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Hallucination as Mental Imagery

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Hallucination is a big deal in contemporary philosophy of perception. The main reason for this is that the way hallucination is treated marks an important stance in one of the most hotly contested debates in this subdiscipline: the debate between 'relationalists' and 'representationalists'. I argue that if we take hallucinations to be a form of mental imagery (as the literature in neuroscience and psychiatry routinely does), then we have a very straightforward way of arguing against disjunctivism: if hallucination is a form of mental imagery and if mental imagery and perception have some substantive common denominator, then a fortiori, perception and hallucination will also have a substantive common denominator.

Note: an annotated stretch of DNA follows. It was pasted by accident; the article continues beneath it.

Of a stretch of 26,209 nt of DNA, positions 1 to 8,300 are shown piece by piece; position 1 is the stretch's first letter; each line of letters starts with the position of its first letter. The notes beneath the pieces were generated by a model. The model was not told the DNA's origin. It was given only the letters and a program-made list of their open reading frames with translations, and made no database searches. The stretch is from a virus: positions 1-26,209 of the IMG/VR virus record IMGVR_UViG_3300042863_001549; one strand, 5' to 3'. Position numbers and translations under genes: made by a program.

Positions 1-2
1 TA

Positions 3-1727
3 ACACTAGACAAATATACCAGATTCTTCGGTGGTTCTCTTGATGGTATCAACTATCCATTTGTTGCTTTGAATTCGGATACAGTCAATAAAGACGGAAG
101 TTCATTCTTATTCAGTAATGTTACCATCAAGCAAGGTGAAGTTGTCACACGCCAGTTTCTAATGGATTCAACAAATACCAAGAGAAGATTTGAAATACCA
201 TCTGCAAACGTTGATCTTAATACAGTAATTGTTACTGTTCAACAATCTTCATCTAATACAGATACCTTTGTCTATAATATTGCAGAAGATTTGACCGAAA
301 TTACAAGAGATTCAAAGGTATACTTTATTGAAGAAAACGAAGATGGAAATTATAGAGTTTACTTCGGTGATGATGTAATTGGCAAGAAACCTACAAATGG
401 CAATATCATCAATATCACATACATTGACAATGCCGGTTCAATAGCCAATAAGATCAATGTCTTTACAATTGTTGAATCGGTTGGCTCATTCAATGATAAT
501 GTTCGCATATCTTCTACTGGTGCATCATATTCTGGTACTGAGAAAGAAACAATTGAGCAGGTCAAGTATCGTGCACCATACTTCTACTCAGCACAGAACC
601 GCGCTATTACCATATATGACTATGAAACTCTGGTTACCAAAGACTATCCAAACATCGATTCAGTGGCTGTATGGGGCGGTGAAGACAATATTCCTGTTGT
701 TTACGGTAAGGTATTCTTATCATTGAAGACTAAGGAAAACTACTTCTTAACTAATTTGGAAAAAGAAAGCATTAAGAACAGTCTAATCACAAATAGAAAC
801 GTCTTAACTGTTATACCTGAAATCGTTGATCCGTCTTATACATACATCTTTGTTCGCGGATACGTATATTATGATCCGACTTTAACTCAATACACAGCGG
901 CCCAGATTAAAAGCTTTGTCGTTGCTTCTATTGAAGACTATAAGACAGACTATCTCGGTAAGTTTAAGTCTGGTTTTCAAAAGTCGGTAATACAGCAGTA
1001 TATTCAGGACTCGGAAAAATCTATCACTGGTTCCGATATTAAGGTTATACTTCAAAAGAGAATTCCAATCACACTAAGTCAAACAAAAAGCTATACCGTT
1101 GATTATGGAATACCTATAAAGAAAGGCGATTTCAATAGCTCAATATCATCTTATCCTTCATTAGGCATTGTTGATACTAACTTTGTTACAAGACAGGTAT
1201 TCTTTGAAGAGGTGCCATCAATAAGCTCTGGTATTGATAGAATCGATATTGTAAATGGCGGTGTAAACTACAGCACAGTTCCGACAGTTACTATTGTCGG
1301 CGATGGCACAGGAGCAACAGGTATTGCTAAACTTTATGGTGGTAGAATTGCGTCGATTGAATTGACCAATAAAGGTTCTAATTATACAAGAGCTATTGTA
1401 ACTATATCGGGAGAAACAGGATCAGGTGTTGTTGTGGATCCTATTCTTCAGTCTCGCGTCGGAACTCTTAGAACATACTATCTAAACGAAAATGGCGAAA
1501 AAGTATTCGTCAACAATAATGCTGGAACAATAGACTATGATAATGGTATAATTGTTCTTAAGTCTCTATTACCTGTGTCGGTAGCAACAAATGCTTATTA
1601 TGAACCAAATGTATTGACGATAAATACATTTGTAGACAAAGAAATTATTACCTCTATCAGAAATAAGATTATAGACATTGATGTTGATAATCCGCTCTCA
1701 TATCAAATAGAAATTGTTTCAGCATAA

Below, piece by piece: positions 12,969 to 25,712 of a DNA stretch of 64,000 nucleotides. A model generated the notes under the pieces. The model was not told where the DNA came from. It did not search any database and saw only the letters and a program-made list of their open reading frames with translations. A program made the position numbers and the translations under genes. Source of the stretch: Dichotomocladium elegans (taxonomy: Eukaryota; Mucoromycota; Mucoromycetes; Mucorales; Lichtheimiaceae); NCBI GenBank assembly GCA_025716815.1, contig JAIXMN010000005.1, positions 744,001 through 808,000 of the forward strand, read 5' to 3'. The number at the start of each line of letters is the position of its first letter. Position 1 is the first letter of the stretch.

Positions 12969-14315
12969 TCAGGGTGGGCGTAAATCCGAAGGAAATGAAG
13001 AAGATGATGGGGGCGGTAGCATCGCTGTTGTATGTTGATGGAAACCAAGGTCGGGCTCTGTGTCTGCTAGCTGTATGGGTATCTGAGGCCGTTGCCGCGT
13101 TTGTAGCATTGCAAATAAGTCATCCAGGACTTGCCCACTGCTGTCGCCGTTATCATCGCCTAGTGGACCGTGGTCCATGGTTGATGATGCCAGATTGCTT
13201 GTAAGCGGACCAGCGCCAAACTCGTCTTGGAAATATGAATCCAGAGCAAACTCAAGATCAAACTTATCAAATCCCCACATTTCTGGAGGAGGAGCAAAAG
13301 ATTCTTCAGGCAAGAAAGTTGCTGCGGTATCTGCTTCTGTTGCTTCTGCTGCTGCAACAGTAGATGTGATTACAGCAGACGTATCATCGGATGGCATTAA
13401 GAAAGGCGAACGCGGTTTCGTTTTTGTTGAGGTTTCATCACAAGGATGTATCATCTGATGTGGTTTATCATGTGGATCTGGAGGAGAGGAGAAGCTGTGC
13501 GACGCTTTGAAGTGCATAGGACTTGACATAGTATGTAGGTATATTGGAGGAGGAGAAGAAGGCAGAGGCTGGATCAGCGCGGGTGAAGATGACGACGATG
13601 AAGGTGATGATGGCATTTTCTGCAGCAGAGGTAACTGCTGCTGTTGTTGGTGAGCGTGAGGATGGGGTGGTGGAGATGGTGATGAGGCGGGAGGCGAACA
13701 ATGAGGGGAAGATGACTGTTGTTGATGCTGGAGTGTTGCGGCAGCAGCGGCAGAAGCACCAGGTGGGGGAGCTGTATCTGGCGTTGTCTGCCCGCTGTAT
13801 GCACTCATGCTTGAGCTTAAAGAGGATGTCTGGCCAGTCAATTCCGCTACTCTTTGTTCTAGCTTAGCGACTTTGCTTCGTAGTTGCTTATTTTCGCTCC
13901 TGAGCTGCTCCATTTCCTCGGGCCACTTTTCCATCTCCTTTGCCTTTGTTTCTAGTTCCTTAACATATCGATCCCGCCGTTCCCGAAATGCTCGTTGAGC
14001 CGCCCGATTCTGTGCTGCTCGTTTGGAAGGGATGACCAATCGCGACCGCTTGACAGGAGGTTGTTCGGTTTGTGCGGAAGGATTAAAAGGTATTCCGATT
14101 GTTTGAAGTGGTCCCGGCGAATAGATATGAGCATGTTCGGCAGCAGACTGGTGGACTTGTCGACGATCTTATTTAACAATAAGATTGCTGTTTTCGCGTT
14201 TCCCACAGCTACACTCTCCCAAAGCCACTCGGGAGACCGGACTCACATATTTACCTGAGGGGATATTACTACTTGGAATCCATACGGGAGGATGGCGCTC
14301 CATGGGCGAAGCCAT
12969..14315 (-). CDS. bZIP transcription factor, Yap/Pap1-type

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Document Type: Research Article

Publication date: January 1, 2016

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